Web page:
By Samantha Reynolds , Helpside
The short answer to this very common question is yes.. Many small business leaders face the challenge of getting employees to turn in their timesheets accurately and on time. Employers often get fed up and hope to withhold or delay pay for offending employees in order to motivate them to complete and turn in timesheets.
Wage payment laws vary from state to state, but every state and the Fair Labor Standards Act (FLSA) require employers to pay their employees for all hours worked on the regularly scheduled paydays set by the employer. An employee failing to turn in a timesheet is not an exception to these laws.
Sometimes, employers will state that they cannot pay the employee without the timesheet as they don’t know what hours the employee worked. But, under the FLSA, it is the employer’s obligation to keep record of the hours worked by employees. So, even though many companies rely on employees to complete timesheets or punch in and out with a time clock, the employer is ultimately the responsible party. This means that employers must pay all employees for all hours worked, even if they employees do not complete or turn in timesheets.
What should an employer do if they do not have a timesheet for an employee?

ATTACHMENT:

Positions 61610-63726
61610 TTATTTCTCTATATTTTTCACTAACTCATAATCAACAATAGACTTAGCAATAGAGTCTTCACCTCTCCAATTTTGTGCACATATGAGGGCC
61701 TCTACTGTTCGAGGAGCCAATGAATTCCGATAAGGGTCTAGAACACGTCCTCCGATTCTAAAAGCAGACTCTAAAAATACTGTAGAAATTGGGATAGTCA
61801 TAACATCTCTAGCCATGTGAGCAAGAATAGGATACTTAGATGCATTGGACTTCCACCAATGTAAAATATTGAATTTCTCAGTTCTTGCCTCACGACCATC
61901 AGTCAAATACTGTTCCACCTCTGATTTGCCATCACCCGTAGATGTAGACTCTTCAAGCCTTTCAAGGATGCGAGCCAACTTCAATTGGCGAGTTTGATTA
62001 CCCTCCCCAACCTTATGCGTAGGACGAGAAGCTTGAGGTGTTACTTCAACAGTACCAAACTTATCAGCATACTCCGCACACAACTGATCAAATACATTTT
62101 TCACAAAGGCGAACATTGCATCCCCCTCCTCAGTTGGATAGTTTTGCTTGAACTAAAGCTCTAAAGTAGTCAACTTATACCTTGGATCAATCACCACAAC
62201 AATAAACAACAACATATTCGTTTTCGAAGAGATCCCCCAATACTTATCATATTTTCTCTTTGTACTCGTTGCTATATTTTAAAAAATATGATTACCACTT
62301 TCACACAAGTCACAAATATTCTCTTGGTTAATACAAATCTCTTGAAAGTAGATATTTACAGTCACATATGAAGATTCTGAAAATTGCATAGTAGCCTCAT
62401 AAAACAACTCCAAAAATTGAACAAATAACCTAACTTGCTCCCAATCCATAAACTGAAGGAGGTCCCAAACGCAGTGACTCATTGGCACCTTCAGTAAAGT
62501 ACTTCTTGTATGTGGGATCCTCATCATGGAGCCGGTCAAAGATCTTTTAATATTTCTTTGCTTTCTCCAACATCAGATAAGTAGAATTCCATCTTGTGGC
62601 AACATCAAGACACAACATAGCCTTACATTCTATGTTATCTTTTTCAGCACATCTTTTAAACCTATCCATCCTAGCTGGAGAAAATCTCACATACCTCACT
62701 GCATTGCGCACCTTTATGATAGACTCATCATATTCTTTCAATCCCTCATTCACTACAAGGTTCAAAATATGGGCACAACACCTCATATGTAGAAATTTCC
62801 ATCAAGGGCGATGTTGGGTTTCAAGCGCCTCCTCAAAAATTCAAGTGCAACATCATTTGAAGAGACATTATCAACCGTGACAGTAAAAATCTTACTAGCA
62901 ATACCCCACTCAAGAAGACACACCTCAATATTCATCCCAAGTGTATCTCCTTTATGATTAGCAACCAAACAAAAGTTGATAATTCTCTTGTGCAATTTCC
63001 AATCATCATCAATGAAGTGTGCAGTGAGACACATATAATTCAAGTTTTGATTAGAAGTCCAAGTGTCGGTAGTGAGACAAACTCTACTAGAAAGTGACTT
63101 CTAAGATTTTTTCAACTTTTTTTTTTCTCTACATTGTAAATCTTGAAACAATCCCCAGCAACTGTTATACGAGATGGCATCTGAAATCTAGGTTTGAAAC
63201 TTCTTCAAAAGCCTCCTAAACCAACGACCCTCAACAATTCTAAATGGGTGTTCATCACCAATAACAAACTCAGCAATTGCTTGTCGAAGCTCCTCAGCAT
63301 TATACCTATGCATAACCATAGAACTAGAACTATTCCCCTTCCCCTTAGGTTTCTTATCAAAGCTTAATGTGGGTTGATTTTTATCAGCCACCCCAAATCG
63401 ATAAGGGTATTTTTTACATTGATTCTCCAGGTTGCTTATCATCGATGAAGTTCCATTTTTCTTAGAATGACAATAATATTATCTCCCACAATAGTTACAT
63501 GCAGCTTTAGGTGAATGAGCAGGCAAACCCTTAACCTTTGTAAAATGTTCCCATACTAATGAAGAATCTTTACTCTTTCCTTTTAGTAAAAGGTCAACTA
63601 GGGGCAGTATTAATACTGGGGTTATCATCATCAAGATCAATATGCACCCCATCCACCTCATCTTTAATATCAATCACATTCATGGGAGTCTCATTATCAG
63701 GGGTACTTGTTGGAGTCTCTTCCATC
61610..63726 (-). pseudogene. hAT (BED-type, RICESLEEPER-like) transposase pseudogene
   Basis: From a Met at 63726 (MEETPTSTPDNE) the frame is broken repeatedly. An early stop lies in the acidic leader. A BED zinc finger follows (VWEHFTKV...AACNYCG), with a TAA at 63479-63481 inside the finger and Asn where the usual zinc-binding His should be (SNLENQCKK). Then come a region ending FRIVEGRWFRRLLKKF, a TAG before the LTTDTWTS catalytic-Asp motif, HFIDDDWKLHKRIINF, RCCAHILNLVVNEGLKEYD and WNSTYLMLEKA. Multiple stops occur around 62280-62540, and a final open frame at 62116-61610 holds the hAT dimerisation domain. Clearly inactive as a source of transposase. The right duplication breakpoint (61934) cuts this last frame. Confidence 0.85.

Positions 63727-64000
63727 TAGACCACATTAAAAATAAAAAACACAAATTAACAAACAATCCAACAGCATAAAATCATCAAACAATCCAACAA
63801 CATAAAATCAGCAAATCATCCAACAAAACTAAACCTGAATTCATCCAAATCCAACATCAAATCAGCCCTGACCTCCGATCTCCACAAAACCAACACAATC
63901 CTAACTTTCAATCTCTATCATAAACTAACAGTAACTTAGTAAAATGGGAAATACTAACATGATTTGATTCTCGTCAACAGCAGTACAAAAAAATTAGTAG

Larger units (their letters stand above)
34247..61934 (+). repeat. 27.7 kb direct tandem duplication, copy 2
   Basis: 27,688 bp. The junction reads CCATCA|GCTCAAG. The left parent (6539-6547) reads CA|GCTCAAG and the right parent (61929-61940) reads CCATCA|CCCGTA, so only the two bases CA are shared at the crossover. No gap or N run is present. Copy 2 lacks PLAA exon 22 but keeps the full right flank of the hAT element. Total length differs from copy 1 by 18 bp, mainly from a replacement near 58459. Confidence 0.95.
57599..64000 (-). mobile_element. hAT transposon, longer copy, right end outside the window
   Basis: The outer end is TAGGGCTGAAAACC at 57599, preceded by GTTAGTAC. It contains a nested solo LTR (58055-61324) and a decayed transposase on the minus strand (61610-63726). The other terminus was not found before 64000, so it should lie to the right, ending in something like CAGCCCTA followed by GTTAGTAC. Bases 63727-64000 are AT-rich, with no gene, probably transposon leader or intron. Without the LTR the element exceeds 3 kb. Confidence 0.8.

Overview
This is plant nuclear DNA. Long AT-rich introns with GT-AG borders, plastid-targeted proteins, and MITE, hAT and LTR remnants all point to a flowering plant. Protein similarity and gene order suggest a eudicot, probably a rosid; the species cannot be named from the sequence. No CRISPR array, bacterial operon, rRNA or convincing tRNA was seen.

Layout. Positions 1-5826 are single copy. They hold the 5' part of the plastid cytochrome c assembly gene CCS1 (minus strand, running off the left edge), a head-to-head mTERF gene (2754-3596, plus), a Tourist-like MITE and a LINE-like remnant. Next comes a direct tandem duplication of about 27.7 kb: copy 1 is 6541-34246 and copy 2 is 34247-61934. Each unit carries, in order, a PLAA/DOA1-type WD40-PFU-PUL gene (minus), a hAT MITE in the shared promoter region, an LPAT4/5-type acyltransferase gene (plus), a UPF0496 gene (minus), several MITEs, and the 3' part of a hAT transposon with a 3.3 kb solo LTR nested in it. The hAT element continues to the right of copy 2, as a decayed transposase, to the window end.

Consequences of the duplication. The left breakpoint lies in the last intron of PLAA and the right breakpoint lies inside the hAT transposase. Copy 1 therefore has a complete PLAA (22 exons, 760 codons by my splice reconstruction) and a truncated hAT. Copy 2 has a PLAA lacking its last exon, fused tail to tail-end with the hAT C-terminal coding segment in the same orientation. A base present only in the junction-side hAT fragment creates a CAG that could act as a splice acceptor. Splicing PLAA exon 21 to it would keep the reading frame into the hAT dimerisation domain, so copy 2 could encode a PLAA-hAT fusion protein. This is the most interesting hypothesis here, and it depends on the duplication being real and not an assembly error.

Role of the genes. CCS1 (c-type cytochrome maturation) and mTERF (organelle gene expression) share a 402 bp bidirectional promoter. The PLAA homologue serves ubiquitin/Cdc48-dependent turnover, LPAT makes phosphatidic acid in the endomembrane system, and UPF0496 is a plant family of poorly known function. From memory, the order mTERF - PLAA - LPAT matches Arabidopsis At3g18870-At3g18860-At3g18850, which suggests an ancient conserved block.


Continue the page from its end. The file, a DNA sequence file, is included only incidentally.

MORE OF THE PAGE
One option would be to pay the employee for the house they were scheduled to work, along with any additional hours you (or the employee’s supervisor) are aware of. If you find out later that additional pay is owed once an employee turns in their timesheet, you can make a correction at that time. Another idea would be to reach out to the employee and ask them to verbally provide you with a record of their hours worked. No matter what, the best way to avoid a potential penalty to the company is to make a good faith effort to pay the employee what you believe they are owed.
How do we prevent issues with collecting employee timesheets?
As the saying goes, an ounce of prevention is worth a pound of cure. Establish clear timekeeping procedures and guidelines for employees and supervisors. Explain why these are important to the company and to employees. Choose a method that works best for your company culture and integrates with exiting business processes, whether they involve a time clock, paper-and-pencil timesheets or computer-based time tracking programs. Communicate often about the expected timekeeping behaviors and discipline employees who fail to follow them. A progressive discipline procedure often works best for correcting these types of employee behaviors.